Keeping in view the unethical and illegal activities and Financial Irregularities being committed by the MCI, the Central Government could even think in terms of an Ordinance Under section 30 of the IMC Act to Constitute a Commission of Enquiry and also to order dissolution of the currently existing Council, and to constitute a High Powered Committee in accordance with observation of the Supreme Court vide its order dated January 12, 2005 delivered in response to WP No.306/2004.

Irregularities in Appointments of Inspectors The all important decision of approval to grant recognition or issue permission to establish a medical college is decided on the basis of inspection reports carried out by the Councils inspectors. The appointment of competent and impartial inspectors is very important and the Parliament entrusted the Executive Committee with this responsibility. Delhi High Court in its order of November 23, 2001, has also adversely commented about the irregularities in appointment of inspectors. As per section 17 of the IMC act 1956, only the Executive Committee can appoint inspectors to inspect in Medical Colleges.

The decisions, with their important timings: October 29, 1998: The MCI Executive Committee illegally delegated its powers to President (Ketan Desai) to appoint Inspectors. January 9, 2003: The Executive Committee at its meeting again decided to authorize the president to appoint inspectors. During the interim period, when there was an administrator appointed by the Supreme Court these powers had been withdrawn. The illegality continues till date: After the appointment of the Ad-hoc Committee by the Supreme Court in 2003, the Executive Committee and the Ad-hoc Committee delegated the power to appoint Inspectors to the (acting) President.
Inspection Reports: Are always made in Delhi and the signatures of all the MCI inspectors are taken only on the covering letter.

Targeted: Peoples College of Medical Sciences And Research Centre

Conspiracy unleashed The going was good for Peoples College of Medical Sciences and research Centre in Bhopal since its inception in 2005.The college was meeting the MCI norms and getting the annual renewal of permission during each successive years . When it was time for the final renewal for the academic year 2009-2010 MCI created a situation that would bring the world class college to a grinding halt. If one goes through the chronology of event linked with the Peoples Medical College and the so called statuary role of MCI neither rocket science nor a legal expertise is needed to nail neither lies ,expose the fraud and identify the mafia that conspire to knock out the colleges that can compete with the best in the world .On the other side when the same mafia decides to patronize colleges having inadequate infrastructure , faculty and other material are allowed to run. Points to Ponder


The Medical Council of India decision to defer the recommendation of Peoples College of Medical Sciences for the academic year-2009/-2010was based on false, fictitious, and fake complaint.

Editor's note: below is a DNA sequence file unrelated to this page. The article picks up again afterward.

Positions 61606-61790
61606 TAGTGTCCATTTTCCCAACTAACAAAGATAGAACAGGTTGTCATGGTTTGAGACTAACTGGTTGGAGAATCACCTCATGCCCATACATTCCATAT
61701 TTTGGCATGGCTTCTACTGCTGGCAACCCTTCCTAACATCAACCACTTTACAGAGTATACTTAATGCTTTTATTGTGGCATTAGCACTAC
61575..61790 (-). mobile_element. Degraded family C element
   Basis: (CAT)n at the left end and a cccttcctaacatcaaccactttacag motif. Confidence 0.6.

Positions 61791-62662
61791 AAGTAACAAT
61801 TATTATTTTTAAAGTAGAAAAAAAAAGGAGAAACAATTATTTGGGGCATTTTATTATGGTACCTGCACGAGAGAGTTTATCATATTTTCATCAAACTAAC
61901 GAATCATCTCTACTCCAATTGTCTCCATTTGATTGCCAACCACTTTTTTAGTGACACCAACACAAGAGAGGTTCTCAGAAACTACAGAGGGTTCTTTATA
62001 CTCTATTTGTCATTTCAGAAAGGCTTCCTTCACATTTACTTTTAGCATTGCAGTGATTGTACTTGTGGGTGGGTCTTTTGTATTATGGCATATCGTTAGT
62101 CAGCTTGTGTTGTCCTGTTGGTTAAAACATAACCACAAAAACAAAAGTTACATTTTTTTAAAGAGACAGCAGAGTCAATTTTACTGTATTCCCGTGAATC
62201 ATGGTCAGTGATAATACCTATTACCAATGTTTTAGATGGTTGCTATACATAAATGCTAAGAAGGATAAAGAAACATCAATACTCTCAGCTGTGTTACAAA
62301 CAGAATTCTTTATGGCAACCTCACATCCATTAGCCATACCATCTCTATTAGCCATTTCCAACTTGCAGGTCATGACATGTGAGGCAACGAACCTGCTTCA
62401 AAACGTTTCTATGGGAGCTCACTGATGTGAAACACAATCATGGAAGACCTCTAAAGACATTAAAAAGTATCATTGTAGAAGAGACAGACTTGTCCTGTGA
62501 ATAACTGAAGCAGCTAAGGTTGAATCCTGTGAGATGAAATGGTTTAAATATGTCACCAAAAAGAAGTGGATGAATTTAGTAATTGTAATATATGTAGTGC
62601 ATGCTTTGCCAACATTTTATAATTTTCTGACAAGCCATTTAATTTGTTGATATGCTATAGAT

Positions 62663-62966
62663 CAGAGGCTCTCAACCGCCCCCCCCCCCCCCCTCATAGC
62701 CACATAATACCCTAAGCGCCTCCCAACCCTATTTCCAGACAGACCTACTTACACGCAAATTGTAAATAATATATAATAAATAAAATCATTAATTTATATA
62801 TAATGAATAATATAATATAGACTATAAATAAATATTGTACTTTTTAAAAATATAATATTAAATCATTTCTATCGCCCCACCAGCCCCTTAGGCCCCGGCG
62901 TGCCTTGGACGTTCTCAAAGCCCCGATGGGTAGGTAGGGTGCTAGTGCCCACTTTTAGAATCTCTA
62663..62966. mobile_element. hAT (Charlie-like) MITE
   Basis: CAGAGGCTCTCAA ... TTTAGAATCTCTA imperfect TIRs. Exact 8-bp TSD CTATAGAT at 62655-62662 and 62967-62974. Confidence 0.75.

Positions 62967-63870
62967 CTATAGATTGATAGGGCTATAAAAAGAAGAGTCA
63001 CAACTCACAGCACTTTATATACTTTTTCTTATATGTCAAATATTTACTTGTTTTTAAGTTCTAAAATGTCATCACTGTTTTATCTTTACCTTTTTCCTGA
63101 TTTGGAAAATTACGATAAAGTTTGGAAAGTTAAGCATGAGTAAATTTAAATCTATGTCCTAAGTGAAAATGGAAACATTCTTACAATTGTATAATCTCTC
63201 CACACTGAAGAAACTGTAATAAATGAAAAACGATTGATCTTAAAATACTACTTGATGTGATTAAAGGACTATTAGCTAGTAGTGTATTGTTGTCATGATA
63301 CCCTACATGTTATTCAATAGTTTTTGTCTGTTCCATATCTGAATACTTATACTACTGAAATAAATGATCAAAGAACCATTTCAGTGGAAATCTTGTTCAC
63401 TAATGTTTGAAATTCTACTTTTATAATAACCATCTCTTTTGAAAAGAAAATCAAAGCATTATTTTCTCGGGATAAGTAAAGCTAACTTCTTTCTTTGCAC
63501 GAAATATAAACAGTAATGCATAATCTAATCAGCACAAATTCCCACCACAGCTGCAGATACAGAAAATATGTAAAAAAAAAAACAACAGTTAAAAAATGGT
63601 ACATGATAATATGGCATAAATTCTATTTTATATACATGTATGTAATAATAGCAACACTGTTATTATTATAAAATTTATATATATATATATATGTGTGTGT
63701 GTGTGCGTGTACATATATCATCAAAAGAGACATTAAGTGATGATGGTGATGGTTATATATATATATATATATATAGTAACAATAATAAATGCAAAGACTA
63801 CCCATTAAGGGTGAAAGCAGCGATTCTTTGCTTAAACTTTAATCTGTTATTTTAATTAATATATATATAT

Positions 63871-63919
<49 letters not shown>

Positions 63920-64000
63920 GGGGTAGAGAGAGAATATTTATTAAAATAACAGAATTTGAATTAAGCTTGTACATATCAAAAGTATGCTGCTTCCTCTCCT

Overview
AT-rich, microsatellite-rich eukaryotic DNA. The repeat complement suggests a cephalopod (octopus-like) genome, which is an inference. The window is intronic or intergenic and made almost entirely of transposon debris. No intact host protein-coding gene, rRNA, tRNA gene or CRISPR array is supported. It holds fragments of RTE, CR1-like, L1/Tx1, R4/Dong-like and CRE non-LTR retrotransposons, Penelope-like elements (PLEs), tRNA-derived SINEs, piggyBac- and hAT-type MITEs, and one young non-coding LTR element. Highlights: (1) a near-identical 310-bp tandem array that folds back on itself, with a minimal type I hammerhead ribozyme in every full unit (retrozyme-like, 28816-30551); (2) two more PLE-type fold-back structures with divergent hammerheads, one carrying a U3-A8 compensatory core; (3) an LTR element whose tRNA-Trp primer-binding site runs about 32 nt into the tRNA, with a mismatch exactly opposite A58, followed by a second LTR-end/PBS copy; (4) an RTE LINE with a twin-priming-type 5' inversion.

Question arise why the letter of complaint which was withdrawn by the Union Ministry of Health and Family Welfare on June 10, 2009 was sent again to Medical Council of India to ensure that it reached MCI when its Executive Committee was meeting on July 9, 2009 to consider PCMSs inspection report of June 27, 2009.


The alleged complaint sent to MCI by the Union Health Ministry was in the name of Mr. Kailash Joshi, Member of Parliament, whereas Mr. Kailash Joshi had written to the Union Health Minister that he had not made any complaint against PCMS and the complaint ascribed to him was fake and false.


Why MCI did not recommend PCMS case on the basis of June 27 inspection is another big question. It is important to mention that Mr. Kailash Joshi has also filed a complaint regarding the false complaint in his name to the Superintendent of Police for registering FIR.


The inspection of 17 July, 2009 carried out by Medical Council of India on the basis of false and fabricated complaint in the name of Mr. Kailash Joshi and which was withdrawn by the Union Ministry of Health on June 10, 2009 is a null and void inspection because it was carried out after 8 July, 2009 and 15 July, 2009, which were the last date fixed by the Health Ministry for sending recommendations and granting permission respectively. Even in the July 17 inspection which was illegal, the deficiency in the fabricated inspection report of PCMS&RC is marginal touching only 0.35 per cent under the MCI norms. Similarly in the category of residents, false fabricated deficiency of 7.2 per cent under MCI norms is shown. This was just because of the fact that the faculty and the residents, who were present on the day of inspection and had joined after June 27, 2009, were not counted against the strength of faculty and residents. This inspection, including those held in the past, were surprise inspections without the clearance or recommendation of the Executive Committee. Under the MCI Act, there is no provision of surprise inspections.


How can a null and void inspection be the basis for not recommending the Peoples College of Medical Sciences and Research Centre, which deserves recommendation on the basis of inspection done on 27 June, 2009.


It is a statutory requirement for MCI to conduct its business under the provisions of MCI ACT. Under the Act, the MCI Executive Committee should appoint the inspectors to inspect any medical college or institution. On July 9, 2009, when the MCI Executive committee deferred its decision about PCMS&RC, when did the Executive Committee meet again to appoint the MCI inspectors for the July 17, 2009 inspection of PCMS&RC, Bhopal


The Union Health Ministry instructed MCI to send their recommendation for PCMS&RC on the basis of the June 27, 2009 inspection on 15 July, 2009 by 3 p.m. MCI took the plea that the Executive Committee has to take decision in this matter and it will take 10 days to call the Executive Committee meeting, which has been called on July 25 and the recommendation will be